Internet Explorer 11 VS Microsoft Edge: User Interface
The visual difference between Microsoft Edge and Internet Explorer 11 isn’t all that much. There hasn’t been a vast overhaul of the UI, or any drastic changes to the page layouts, and even the logo is similar.
Instead, Edge features a host of minor tweaks that somehow add up to something much more impressive than IE. The interface is much more minimalist, with the navigation buttons reduced to their bare minimum.
The whole experience feels sleeker and more streamlined than IE’s indefinably clunky navigation. It’s a much more pleasant browser to use, and on a par with the aesthetically gorgeous Chrome.
Internet Explorer 11 VS Microsoft Edge: Features
Microsoft’s venerable browser is not exactly renowned for its additional functionality. The company has taken steps to remedy this with Edge, and the new browser features a host of new applications.
Most interesting of these is the annotation feature. A button at the top places a OneNote style overlay onto the current web page, allowing users to add text boxes, handwritten notes or drawings, highlight sections and copy areas of the page.
These can then be shared via various channels or saved to OneNote for future reference. At present, the sharing options are limited, but expect these to increase as Windows 10 matures. It’s a surprisingly useful feature, and one that will prove invaluable to students or those that do high levels of internet research.
Also present is a Pocket-style Reading List function. Any web page can be saved to a separate list from within Edge, to be read at your leisure, as a sort of temporary bookmarks feature. In conjunction with the new reading view that reformats and simplifies pages, it’s a great way to collate and consume the best bits of the web.
Internet Explorer 11 VS Microsoft Edge: Security and Extensions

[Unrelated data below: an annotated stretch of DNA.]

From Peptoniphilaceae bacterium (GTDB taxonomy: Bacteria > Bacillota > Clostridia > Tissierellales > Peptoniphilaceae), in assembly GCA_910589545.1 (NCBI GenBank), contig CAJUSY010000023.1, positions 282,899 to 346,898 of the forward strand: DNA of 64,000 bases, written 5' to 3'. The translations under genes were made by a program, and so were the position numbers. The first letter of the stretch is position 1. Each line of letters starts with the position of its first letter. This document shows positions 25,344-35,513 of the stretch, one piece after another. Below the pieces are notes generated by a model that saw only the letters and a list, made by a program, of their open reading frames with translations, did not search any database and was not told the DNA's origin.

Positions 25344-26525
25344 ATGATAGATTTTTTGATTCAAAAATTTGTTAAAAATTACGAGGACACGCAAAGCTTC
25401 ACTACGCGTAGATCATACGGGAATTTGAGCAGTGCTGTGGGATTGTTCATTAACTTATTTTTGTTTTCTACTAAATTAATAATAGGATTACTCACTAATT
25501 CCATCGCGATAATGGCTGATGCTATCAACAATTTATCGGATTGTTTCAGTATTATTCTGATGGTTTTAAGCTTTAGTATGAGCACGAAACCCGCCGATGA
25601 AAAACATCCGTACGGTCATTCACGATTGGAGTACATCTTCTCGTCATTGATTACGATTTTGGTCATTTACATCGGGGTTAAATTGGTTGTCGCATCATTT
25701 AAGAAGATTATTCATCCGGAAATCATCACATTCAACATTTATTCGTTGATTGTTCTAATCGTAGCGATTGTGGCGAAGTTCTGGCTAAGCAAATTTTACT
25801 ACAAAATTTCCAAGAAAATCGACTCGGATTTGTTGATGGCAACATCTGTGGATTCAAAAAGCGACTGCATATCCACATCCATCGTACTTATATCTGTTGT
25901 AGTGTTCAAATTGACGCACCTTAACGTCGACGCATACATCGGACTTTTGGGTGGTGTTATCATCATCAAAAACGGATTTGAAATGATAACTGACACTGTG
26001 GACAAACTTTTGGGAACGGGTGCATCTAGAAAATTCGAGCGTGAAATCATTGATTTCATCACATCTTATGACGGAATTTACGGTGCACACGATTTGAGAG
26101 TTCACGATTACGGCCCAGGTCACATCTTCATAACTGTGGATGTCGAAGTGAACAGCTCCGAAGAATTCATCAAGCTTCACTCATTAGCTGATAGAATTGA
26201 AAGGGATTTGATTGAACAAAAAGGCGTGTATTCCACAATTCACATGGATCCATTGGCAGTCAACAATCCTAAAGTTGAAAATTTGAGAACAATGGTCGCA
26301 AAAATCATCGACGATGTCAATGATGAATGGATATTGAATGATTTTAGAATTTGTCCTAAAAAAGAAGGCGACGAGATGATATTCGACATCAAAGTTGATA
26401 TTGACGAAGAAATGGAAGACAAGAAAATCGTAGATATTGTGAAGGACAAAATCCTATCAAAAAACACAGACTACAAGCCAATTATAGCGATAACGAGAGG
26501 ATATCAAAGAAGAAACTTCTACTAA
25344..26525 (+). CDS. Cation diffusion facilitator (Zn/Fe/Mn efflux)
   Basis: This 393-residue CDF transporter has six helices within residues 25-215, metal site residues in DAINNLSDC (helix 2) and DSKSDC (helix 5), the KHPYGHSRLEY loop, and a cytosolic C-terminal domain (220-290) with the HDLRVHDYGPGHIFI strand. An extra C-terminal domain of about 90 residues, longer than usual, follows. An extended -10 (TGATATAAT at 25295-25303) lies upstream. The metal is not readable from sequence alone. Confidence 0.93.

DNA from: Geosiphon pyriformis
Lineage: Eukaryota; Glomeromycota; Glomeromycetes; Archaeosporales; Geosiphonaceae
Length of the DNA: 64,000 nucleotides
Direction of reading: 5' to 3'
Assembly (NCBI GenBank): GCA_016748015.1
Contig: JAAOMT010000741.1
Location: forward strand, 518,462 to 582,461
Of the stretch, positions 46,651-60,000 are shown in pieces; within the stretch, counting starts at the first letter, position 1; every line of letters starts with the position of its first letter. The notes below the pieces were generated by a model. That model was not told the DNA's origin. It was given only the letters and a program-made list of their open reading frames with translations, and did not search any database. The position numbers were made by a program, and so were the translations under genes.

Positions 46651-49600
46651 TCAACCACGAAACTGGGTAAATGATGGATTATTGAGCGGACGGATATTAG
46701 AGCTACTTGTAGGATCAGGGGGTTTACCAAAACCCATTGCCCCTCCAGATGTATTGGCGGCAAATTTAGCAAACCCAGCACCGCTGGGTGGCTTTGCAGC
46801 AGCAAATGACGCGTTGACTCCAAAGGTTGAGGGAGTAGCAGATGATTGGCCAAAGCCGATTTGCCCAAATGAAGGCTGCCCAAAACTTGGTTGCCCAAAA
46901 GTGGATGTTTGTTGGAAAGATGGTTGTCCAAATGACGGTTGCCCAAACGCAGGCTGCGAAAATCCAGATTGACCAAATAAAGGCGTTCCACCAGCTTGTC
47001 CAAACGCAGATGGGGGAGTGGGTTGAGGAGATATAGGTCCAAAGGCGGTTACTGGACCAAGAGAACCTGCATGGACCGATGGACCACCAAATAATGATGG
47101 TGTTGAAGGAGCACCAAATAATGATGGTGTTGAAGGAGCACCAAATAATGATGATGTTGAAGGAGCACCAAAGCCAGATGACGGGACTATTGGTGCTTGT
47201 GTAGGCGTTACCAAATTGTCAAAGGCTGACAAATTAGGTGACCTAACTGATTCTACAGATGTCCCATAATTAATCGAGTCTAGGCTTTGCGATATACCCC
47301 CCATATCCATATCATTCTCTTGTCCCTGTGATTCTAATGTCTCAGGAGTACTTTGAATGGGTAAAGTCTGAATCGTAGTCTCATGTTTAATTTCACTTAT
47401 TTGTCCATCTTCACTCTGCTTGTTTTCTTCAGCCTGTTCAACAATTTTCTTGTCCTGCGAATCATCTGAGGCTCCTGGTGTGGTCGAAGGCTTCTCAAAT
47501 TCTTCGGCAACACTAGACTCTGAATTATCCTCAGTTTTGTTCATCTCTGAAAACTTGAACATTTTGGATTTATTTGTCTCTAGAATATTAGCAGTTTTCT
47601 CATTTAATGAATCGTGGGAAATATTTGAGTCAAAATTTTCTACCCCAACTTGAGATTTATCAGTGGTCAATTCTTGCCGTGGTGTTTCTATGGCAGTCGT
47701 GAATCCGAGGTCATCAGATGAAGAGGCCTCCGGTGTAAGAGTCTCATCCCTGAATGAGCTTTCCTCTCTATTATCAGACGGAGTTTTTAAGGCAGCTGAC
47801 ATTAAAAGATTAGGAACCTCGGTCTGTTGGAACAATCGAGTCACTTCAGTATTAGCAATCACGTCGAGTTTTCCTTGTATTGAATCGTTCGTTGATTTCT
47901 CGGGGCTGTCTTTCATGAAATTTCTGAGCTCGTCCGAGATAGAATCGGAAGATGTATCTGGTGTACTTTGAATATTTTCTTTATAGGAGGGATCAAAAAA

Internet Explorer’s history with security could charitably be called patchy. With Edge, Microsoft has made a conscious effort to bring its security up to scratch. This is principally accomplished by opting for the tactic of sandboxing all the browser’s processes by default.
This means that if an attacker exploits a bug in Edge to gain access to the system, they are confined to the sandbox, with no access to the wider system.
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Edge also employs a battery of anti-phishing and anti-fraud technologies, and has blocked all third-party plugins and extensions, including ActiveX. This gives Internet Explorer a big advantage in some sectors, as it’s still compatible with legacy apps that rely on ActiveX and similar tech.
Internet Explorer 11 VS Microsoft Edge: Performance
When comparing IE and Edge, it’s clear that Microsoft have put some work into the new browser’s back end. It feels slick and responsive, and generally handles a lot more pleasingly than Explorer ever did.
As you might expect, Edge is very sprightly indeed when compared with IE’s notoriously lacklustre performance. Its capacity for dealing with HTML5 content has been hauled up by the bootstraps.
HTML5 powers most day-to-day tasks for the average web user, so good performance in this area is essential for any modern browser. Edge used more memory than Explorer, too.
Overall, Edge outperforms Internet Explorer across the board. It’s a moderate upgrade, but it’s more than noticeable, and makes Edge well worth the switch.
Internet Explorer 11 VS Microsoft Edge: Verdict
Microsoft’s default browser is no longer the poor relation it used to be, thanks to the substantive revamp that has resulted in Edge. While it doesn’t quite have the ecosystem benefits of Chrome or the security and privacy pedigree of Firefox, it is a serious rival, and its competitors will be looking over their shoulders as people feel less compelled to switch from the basic option.
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